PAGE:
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question everything Donating Member (1000+ posts) Send PM | Profile | Ignore Mon Oct-12-09 10:39 PM
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Web Ads Get Tangled in Cloak of Invisibility
(I have no idea what this is about, but perhaps may be useful for someone..)

OCTOBER 12, 2009

Web Ads Get Tangled in Cloak of Invisibility


Kraft Foods, Greyhound Lines and Capital One Financial have bought some strange ads on the Internet lately. What's so strange about them is that they're invisible. The companies might not have known about their invisible display adsthe kind that are supposed to appear alongside content on Web pagesif not for Ben Edelman, an assistant professor at Harvard Business School who studies Internet advertising. Mr. Edelman says his research shows that all three marketers, and many others, have fallen victim to Web sites that use such ads as a way to sell more ad space than they have.

The Web sites can get away with it, he says, because online advertisers don't always audit their campaigns for proof their ads are appearing. It isn't clear how common these ads are or how much they cost marketers. Mr. Edelman and other Internet-security experts say the ads are created with the use of computer code that makes it look to marketers as though their ads are showing up on legitimate Web sites. But consumers who visit those sites can't see the ads because they have been placed on invisible Web pages.

In one example, visitors to a site called saw an ordinary-looking Web page with one ad for Verizon Communications and another for a weight-loss product. But, Mr. Edelman, who studied the site in January, said software code running behind the scenes opened more than 40 Web pages, each including three ads from marketers such as Domino's Pizza and Capital One, which were invisible to visitors. Mr. Edelman's analysis of the code was confirmed by computer-security experts at Symantec and McAfee as well as online-ad advisory firms DoubleVerify and Anchor Intelligence. has since shut down, and efforts to identify its operators were unsuccessful.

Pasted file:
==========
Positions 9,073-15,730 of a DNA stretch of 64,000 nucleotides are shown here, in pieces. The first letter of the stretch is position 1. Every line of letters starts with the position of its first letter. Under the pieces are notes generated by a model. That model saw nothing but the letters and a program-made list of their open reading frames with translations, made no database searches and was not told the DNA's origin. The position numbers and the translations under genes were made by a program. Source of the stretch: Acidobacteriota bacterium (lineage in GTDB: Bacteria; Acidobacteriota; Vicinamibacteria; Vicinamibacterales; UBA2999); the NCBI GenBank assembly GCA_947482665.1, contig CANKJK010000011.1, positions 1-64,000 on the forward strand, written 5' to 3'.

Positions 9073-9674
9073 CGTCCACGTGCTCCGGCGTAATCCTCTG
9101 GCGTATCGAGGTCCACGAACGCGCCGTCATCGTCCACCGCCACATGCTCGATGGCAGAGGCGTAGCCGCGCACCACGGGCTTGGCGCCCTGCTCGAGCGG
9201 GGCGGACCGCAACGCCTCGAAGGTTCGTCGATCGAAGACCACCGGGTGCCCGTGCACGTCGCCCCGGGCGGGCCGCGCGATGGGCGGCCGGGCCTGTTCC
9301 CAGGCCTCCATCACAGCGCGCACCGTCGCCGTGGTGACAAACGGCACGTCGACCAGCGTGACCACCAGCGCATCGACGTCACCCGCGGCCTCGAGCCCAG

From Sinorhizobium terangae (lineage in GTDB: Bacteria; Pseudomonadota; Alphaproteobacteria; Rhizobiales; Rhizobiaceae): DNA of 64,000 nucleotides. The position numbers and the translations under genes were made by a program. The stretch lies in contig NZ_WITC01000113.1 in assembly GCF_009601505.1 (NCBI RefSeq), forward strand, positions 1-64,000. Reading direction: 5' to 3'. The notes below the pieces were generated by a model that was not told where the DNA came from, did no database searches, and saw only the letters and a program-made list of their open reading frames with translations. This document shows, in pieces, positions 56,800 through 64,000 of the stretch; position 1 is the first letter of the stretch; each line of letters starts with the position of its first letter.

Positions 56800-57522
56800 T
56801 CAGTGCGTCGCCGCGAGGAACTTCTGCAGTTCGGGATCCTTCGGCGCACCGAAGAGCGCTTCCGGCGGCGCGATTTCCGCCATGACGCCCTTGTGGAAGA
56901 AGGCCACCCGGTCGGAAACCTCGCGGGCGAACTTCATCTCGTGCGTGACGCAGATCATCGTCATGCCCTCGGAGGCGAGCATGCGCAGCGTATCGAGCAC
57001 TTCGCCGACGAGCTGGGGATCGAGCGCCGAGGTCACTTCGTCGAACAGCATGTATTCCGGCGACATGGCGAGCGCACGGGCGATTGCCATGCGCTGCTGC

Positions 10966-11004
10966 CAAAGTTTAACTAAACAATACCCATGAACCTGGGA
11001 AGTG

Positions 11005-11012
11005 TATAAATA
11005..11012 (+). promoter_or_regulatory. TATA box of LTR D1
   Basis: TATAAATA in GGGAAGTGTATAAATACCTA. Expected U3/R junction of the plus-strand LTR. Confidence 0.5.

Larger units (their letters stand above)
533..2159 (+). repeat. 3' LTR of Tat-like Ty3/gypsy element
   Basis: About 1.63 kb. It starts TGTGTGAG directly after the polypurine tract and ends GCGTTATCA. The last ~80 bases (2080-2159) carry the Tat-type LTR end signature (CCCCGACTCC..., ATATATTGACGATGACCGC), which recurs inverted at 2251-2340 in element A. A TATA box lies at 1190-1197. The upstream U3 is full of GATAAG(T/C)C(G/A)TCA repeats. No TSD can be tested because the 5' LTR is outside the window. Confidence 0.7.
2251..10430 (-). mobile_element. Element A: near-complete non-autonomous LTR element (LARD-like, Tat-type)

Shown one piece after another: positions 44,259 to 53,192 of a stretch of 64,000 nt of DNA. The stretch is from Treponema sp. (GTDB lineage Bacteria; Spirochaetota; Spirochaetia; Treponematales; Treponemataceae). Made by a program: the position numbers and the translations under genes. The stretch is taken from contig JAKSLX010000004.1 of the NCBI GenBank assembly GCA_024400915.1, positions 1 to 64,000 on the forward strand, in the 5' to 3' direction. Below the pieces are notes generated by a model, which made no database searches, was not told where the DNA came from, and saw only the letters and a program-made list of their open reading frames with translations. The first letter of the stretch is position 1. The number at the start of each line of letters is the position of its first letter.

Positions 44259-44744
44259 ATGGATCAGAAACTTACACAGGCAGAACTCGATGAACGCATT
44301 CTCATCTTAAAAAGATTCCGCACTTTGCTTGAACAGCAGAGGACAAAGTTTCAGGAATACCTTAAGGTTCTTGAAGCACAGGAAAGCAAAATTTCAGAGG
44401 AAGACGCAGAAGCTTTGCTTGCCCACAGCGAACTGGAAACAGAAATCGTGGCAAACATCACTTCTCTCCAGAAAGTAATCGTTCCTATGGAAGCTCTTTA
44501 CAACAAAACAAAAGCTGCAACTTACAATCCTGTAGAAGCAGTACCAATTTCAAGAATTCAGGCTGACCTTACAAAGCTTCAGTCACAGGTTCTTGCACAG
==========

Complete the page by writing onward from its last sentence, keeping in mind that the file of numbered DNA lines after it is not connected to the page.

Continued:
Verifying that ads appear is an issue that has long plagued traditional media, particularly commercials on local TV stations. But a single online ad campaign can appear on thousands of Web sites, making verification even harder. Advertisers often buy display ads based on the number of times they are loaded onto a page, rather than the number of clicks they get. Over the past, year, an increasing number of scams have sought to take advantage of that pricing system as advertisers have started buying more of their online ads via middlemen called ad networks, instead of directly from the Web sites themselves. These networks sell ad space at cheap rates across thousands of sites, and they don't always weed out illegitimate players.


The ad networks say they use a combination of high-tech scans and manual processes to ferret out unscrupulous sites.. "It is one of the big challenges of running a network," says Toby Gabriner, president of Tribal Fusion. He said his company now is working with Mr. Edelman to help detect possible fraud across its network. Mr. Edelman does similar consulting work for clients including Time Warner's AOL and Microsoft. Ads are typically rendered invisible by manipulating computer codes called iframes that determine how a Web page appears on a visitor's computer screen. Iframes allow one Web page to be built inside another, the procedure used to make display ads. But, programmers can also make iframes invisible, so that computer users don't see anything contained in them.


Printed in The Wall Street Journal, page B1 (subscription)
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